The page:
Despite mounting evidence that the HPV vaccine does not, in fact, turn teens into whore monsters, more parents are crossing their arms, frowning suspiciously, and insisting to their friendly, neighborhood GP that they will not be vaccinating their daughters against HPV, thankyouverymuch.
A study from the Mayo Clinic (published in the journal Pediatrics) revealed that more than two in five parents believe the current HPV is either unnecessary, or causes harmful side effects (more on what sorts of side effects later). Just five years ago, about 40 percent of parents surveyed said they wouldn't vaccinate their daughters against HPV. That number has been on the rise ever since, jumping up to 41 percent in 2009, then to 44 percent in 2010.
This, according to Mayo Clinic senior researcher Robert Jacobson, M.D., is a troubling trend. While it probably made sense for parents to approach the HPV vaccine with caution back in 2008, the intervening years have only seen more evidence that the vaccine is both safe and effective at preventing HPV infections that lead to certain kinds of cancers. According to the parents surveyed, more clinicians are recommending the vaccine (though they still only recommend it about half the time). Dr. Jacobson explained that, given what doctors know about the largely symptom-less spread of HPV and the collateral damage the virus can cause, it's important that parents strongly consider vaccinating their daughters at a fairly early age:
HPV causes essentially 100 percent of cervical cancer and 50 percent of all Americans get infected at least once with HPV. It's a silent infection. You cannot tell when you've been exposed or when you have it. While most HPV infections clear, a percentage linger and start the process of cancerous changes. The HPV vaccine is an anti-cancer vaccine.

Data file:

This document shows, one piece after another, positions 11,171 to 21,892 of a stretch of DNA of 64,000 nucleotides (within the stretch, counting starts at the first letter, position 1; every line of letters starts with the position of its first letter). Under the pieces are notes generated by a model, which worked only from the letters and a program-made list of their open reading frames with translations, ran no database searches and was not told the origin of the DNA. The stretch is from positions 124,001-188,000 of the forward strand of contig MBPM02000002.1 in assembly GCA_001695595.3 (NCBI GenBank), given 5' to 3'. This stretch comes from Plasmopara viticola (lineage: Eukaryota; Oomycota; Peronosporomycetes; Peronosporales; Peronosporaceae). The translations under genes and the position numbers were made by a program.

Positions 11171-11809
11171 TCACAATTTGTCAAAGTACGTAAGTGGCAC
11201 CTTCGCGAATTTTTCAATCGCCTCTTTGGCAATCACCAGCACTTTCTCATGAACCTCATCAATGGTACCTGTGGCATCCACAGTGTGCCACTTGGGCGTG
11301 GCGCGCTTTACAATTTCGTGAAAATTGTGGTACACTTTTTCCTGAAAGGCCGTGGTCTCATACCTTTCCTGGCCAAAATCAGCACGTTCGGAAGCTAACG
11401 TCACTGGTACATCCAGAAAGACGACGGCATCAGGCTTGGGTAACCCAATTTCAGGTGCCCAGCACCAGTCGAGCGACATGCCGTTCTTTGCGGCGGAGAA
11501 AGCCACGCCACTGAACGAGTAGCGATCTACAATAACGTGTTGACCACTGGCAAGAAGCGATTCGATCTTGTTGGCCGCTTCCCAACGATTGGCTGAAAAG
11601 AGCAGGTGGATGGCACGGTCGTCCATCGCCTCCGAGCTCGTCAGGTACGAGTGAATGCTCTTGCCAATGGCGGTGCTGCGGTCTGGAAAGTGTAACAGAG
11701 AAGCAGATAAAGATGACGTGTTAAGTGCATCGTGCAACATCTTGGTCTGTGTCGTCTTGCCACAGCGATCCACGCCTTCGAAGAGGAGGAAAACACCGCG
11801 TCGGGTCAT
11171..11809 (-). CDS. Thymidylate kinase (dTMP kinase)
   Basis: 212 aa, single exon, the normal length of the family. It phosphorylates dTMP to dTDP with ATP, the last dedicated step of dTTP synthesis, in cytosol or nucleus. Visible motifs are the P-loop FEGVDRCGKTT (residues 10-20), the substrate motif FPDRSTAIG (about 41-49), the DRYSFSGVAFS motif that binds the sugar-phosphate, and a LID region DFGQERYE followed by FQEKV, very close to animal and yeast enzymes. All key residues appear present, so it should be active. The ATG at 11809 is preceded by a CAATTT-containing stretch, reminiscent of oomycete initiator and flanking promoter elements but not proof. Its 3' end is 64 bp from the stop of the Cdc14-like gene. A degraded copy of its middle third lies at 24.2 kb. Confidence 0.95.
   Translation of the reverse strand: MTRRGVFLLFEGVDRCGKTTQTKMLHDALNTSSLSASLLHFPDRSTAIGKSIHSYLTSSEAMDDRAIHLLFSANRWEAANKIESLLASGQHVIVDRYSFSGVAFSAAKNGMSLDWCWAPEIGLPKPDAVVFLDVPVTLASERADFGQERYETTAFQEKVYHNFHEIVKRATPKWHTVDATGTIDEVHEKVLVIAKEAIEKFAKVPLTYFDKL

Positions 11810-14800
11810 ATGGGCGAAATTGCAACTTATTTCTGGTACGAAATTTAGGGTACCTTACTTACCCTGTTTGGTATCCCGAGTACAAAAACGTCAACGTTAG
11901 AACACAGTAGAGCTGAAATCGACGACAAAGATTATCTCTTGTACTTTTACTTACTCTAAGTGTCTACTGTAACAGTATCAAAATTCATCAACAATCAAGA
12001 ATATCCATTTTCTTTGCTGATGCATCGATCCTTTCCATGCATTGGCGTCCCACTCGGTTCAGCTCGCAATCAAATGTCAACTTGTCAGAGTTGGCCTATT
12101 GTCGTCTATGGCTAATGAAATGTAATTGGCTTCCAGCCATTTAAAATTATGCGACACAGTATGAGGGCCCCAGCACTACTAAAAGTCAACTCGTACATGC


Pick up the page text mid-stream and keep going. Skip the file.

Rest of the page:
Researchers analyzed vaccination data for teens ages 13-17 in the 2008-10 National Immunization Survey of Teens, focusing on three vaccines in all: a vaccine to prevent sexually-transmitted HPV, Tdap, for tetanus, diphtheria, and acellular pertussis; and the meningococcal conjugate vaccine, or MCV4 vaccine. As of 2010, eight out of 10 teens in the 13-17 age range had the Tdap vaccine, and about 67 percent had the MCV4 vaccine. Although the overall rate for actual HPV vaccination did rise (it was only 16 percent in 2008), only about a third of girls in the 13-17 range were immunized against HPV.
Now for that litany well-founded parental concerns. Parents who said they were loathe to give their daughters the HPV vaccine cited any number of the following reasons: their family physician didn't recommend the vaccine; they didn't deem it necessary; they didn't know enough about it; they worried about the vaccine's safety; and, finally, they thought it was inappropriate to give their young daughter a vaccine to protect against a sexually transmitted disease.
Yes, kids are going to grow up into sexually active creatures. It sort of keeps humanity going, if you can believe it. It's one thing to mistrust the efficacy or safety of a relatively new medical procedure, but claiming ignorance or fretting that a vaccine will somehow turn a child into some sort of precocious libertine is not a good reason for parents to simply avoid the HPV vaccine. The information exists, according to Dr. Jacobson, and it points to the vaccine's relative safety and effectiveness...if it's administered at an early age.
"The vaccine works better the younger the child is," explained Dr. Jacobson, "and it doesn't work after the child is grown up and is exposed to the virus."
More Parents Say They Won't Vaccinate Daughters Against HPV [ScienceDaily]
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